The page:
In the days following Superstorm Sandy, Rutgers University used a similar configuration of technology to survey storm-ravaged neighborhoods in Ocean County, New Jersey, as well as Staten Island and the Rockaways in New York City. A van outfitted with four 2-D cameras and two light detection and ranging (LIDAR) sensors scanned 80 miles of roadway, utilities and buildings to map the extent of the damage wrought by the storm. LIDAR emits pulses of laser light that bounce through the environment and reflect back to sensor equipment with information that can produce a 3-D view of the area.

Gathering a million data points per second, the van eased along at 10-20 miles per hour—well slower than the highway pavement scanners, but fast enough to accomplish in a day what would have taken months for inspectors on the ground. According to project lead Dr. Jie Gong, assistant professor or civil and environmental engineering at Rutgers, driving faster is possible but would yield more sparse data. Plus, the condition of the roads presented safety concerns.

“When you’re in a disaster zone, you don’t have the luxury of driving fast,” Gong said.

The data collected by Gong’s team is being analyzed to determine how infrastructure and building materials hold up to extreme wind conditions and flooding. The results will help planners, engineers and government leaders make decisions on developing in coastal areas and preparing for future extreme weather events, according to the university. It was the first time that mobile LIDAR was employed at such a large scale for disaster analysis, Gong said.


An Infrasense van scans an Alaska highway with

ground-penetrating radar (GPR).

Some are taking an even deeper look at the roads with vehicle-mounted technologies. Infrasense, of Woburn, Massachussets, uses a ground-penetrating radar (GPR) system to scan conditions beneath road and bridge surfaces while driving at highway speeds.

GPR readings illustrate the exact thickness and boundaries of separate pavement layers, which is valuable information for planning rehabilitation projects, according to Infrasense Operations Manager Adam Carmichael. It can also detect “voiding”—air pockets beneath the pavement that can fill with moisture and lead to damages ranging from depression to potholes.

“It’s expensive to go out and reconstruct and entire road,” Carmichael said. “If voiding is more localized, as opposed to a more systemic issue, it’s good to have data that shows you where these voids are so you can take care of the issue in those specific locations.”

A manual method for investigating the extent of voiding involves drilling holes in the road, he said, while the standard for spotting problems on bridge decks is to drag chains across the surface and listen for hollow-sounding spots. Carmichael said GPR produces more consistent, quantitative results without causing traffic slowdowns or lane closures.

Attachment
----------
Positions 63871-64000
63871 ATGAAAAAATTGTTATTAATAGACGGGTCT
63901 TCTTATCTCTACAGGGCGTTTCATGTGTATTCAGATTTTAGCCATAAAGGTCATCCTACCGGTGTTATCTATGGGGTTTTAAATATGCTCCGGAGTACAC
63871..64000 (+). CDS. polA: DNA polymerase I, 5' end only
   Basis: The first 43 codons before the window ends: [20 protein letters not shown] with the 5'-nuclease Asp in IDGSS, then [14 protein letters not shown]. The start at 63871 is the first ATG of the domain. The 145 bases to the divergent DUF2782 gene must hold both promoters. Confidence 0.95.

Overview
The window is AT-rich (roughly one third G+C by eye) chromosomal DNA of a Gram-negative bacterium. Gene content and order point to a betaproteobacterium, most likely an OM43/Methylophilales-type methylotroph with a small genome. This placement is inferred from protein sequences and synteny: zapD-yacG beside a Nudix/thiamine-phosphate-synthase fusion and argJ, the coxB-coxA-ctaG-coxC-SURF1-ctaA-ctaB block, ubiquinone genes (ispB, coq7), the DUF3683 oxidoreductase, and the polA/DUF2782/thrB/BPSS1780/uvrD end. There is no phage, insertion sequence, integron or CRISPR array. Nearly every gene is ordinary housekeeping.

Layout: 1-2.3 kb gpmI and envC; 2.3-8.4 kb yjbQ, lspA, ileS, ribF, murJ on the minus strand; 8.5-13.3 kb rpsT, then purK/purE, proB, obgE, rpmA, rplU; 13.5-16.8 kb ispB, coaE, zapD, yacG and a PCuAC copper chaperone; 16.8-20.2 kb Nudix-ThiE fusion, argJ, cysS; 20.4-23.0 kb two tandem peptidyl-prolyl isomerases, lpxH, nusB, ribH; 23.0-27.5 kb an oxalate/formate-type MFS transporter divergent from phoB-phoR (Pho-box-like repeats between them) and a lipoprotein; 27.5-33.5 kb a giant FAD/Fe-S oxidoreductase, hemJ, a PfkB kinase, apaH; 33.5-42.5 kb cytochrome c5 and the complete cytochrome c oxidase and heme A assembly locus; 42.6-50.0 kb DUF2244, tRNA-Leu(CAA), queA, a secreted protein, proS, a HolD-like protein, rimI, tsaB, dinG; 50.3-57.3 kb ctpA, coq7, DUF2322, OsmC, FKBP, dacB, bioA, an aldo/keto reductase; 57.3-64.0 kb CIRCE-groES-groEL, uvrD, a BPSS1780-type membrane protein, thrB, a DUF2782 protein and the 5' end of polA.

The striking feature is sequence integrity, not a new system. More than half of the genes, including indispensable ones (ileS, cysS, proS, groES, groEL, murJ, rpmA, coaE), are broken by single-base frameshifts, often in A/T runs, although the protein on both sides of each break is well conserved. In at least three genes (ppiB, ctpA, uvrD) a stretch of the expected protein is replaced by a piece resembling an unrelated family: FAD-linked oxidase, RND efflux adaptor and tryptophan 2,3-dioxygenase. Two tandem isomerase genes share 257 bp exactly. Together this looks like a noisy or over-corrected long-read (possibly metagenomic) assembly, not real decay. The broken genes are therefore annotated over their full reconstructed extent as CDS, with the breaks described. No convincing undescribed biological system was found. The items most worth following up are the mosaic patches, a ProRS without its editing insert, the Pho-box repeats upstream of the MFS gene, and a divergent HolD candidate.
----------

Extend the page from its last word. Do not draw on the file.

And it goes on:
Limitations and Future Potential

The shortcomings of the technologies stem from their own effectiveness. Due to the sheer volume of data collected, a high percentage of the time saved by getting manual surveyors off the street is offset by the time required to process and analyze the data in the lab.

As Finger noted, any problems flagged by the software must still be reviewed by humans to ensure their accuracy. The NCDOT employs two independent teams of contractors to review the data, with agency staff stepping in for a closer look when conflicting findings are reported.


Infrasense readings indicate the severity and locations of

voiding beneath a road surface.

“It’s still not a perfect solution by any stretch of the imagination,” Finger said. “But we definitely feel that we’re getting better, more consistent data.”

Mathison acknowledges the current processing limitations, but is confident that improvements are on the way. He envisions a time in the near future when it will be possible to post all of the imagery and analysis online for review the same day it was collected. He expects it will also be easier to tailor the search algorithms to give individual states exactly what they’re looking for.

Carmichael believes the greatest opportunity for improvement is less a matter of technological advancement, but in merging techniques to produce the most comprehensive results. Marketers tend to oversell GPR and related technologies as “one-stop solutions,” when in reality, each technology is good for certain tasks and less effective for others.

“I think the future really is combining,” Carmichael said. “Everyone is talking about data fusion and combining different methods, fully understanding their capabilities and limitations. … The way the information is combined, utilized and then presented—that’s going to be the next major change.” 

Karl Vilacoba is the managing editor of InTransition.

Return to this Issue